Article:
to do is to end their affair and never see each other again. They will be arrested and forced
to confess to their crimes as well as betray each other by admitting they are one another's
accomplice. Julia responds If you mean confessing... we'll do that right enough.Everybody always confesses... (166). However, Winston does not consider confessing
to be a betrayal. Rather, allowing the Thought Police to make them stop loving each other
is the betrayal. Julia doesn't believe they can force them into relinquishing their love.
Winston responds No,...no; that's quite true. They can't get inside you. If you can feel that staying human is worth while, even when it can't have any result whatever,you've beaten them (166).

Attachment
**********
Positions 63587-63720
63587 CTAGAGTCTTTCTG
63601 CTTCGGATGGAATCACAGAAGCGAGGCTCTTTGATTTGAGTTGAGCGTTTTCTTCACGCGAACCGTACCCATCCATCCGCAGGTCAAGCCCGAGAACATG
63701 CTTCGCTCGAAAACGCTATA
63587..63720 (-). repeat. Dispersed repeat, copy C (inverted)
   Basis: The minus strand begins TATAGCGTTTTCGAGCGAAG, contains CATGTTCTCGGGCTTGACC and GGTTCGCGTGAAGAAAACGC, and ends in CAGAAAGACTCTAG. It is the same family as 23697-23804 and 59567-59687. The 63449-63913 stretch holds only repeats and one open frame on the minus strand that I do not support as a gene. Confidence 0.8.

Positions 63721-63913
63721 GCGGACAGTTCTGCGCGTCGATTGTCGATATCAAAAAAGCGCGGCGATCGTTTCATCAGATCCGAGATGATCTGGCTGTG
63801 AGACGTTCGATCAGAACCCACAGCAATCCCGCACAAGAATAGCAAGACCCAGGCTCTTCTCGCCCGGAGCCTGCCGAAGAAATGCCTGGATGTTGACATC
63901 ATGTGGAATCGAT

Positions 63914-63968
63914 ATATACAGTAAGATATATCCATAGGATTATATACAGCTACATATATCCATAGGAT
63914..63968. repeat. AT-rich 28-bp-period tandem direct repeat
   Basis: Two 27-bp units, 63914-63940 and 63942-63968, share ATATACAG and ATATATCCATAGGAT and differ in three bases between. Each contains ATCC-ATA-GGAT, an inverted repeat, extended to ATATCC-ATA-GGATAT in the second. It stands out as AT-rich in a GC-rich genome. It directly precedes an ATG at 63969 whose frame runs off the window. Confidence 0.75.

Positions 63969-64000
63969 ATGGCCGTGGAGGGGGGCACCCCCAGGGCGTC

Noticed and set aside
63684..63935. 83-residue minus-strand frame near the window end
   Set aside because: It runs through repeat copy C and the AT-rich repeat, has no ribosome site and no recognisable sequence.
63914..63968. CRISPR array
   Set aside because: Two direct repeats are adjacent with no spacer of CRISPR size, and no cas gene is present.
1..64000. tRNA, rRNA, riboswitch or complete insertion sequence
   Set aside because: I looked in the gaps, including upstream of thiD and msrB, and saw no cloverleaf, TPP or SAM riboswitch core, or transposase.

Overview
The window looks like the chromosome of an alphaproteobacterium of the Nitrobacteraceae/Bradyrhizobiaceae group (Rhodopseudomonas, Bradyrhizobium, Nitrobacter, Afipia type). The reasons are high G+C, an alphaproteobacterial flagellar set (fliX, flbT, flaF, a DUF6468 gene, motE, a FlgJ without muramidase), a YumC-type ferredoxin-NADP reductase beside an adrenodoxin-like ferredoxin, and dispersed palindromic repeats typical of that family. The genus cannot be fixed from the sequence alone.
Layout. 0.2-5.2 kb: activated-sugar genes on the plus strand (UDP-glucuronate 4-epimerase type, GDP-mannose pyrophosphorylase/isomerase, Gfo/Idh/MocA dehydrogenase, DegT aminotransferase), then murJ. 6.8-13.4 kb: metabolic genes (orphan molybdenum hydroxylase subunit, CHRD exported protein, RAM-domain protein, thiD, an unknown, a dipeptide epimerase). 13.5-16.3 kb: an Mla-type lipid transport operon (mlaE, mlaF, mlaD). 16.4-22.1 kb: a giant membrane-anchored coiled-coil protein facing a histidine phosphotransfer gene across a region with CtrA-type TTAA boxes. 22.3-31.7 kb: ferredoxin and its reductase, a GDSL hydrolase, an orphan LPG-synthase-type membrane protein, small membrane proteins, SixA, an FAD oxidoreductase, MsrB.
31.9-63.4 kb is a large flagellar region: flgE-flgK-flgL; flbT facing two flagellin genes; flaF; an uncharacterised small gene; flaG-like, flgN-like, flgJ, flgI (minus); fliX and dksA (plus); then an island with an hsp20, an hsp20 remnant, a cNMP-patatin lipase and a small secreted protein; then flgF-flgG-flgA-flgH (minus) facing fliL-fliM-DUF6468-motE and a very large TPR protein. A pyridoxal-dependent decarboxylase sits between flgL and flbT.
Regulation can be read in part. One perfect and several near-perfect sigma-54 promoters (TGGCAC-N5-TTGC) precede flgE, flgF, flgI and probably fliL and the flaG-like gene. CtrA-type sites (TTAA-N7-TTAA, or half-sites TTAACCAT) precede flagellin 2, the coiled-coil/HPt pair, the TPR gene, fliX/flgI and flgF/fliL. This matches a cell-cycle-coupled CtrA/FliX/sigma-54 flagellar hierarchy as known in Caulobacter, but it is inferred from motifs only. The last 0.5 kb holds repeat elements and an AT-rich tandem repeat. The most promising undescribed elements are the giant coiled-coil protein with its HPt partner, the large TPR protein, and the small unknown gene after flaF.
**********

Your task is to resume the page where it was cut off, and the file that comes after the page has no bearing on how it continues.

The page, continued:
Winston and Julia arrive separately to O'Brien's flat in the luxurious neighborhood of the Inner Party. They are ushered into his sitting room by his servant Martin. Before speaking to them, O'Brien turns off the telescreen. He then gives Winston the opportunity to admit his reason for the visit. During the course of the meeting, O'Brien explains to them the difficult life they will be expected to lead for the Brotherhood. He also ensures them that there is no doubt that they will be arrested; it is only a matter of when. However, before they can begin working for the conspiracy, they must read the book Goldstein has written that explains the Brotherhood's plan for destroying Big Brother and the Party system. Before he leaves, Winston asks O'Brien for the last line of the nursery rhyme about the churches which he courteously gives him.